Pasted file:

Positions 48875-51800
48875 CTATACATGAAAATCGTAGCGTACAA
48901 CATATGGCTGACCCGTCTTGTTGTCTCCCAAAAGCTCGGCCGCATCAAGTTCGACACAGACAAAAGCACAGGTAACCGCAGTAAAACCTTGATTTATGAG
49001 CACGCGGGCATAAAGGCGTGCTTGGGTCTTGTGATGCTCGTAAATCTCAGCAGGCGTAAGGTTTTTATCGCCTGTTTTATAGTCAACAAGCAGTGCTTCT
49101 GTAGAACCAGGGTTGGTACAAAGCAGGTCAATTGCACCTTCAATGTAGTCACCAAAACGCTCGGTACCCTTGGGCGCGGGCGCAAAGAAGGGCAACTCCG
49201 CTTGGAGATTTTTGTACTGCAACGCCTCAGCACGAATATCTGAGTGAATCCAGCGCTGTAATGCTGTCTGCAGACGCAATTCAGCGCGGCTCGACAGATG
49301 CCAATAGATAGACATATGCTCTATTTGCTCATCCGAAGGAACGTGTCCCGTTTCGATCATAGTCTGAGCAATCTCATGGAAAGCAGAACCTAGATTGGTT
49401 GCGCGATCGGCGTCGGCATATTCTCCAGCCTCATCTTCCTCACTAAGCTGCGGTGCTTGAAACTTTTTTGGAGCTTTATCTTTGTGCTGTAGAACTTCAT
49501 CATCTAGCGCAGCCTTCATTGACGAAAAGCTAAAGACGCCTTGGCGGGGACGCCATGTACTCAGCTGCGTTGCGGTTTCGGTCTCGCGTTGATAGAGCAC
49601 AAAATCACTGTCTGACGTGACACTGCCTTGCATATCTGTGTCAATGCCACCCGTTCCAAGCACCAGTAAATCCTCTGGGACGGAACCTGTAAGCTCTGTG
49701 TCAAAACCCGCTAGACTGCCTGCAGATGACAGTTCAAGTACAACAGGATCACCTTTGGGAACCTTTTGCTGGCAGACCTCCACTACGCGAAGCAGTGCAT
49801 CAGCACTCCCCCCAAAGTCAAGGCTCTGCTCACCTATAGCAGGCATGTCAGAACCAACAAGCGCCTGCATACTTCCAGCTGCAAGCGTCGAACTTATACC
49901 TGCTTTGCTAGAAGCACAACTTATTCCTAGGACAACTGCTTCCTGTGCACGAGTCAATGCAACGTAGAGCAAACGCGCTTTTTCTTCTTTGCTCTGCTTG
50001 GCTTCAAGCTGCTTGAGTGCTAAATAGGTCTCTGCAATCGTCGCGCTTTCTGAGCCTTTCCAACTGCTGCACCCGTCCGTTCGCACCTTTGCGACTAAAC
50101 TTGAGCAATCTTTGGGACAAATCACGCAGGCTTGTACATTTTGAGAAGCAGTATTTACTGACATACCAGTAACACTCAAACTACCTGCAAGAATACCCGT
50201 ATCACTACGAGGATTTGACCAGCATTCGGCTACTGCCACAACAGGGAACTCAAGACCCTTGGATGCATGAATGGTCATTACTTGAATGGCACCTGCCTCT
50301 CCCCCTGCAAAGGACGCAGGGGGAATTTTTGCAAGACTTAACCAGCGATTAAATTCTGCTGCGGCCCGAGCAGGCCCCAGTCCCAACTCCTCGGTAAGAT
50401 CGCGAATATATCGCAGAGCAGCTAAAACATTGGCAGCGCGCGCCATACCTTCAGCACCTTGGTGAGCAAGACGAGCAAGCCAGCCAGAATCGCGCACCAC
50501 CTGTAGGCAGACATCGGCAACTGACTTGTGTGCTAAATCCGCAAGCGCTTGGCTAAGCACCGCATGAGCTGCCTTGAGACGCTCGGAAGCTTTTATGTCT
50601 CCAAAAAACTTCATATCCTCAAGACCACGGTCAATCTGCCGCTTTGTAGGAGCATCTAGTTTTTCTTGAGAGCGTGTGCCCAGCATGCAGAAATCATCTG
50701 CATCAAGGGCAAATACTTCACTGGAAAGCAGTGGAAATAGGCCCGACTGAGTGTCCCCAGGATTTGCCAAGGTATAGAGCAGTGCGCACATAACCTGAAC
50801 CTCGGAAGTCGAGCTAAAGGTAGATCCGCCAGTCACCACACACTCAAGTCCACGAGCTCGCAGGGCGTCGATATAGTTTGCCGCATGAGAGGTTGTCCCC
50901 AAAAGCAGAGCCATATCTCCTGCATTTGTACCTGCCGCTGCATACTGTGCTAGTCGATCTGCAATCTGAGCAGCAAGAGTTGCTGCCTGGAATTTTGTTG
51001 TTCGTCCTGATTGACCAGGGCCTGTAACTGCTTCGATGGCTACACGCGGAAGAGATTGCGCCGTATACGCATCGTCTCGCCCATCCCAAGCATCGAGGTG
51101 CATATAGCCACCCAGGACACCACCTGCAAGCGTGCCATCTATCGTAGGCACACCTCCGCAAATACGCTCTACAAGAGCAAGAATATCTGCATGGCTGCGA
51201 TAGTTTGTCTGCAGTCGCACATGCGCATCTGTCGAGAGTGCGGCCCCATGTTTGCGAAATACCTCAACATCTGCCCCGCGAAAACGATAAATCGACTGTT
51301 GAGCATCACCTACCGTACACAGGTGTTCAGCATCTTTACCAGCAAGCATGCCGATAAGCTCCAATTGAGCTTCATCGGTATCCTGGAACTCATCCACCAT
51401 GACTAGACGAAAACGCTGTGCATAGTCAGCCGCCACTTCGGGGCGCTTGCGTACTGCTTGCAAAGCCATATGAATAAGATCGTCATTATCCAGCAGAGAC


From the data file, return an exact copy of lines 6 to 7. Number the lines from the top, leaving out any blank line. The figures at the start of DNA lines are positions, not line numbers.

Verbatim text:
49201 CTTGGAGATTTTTGTACTGCAACGCCTCAGCACGAATATCTGAGTGAATCCAGCGCTGTAATGCTGTCTGCAGACGCAATTCAGCGCGGCTCGACAGATG
49301 CCAATAGATAGACATATGCTCTATTTGCTCATCCGAAGGAACGTGTCCCGTTTCGATCATAGTCTGAGCAATCTCATGGAAAGCAGAACCTAGATTGGTT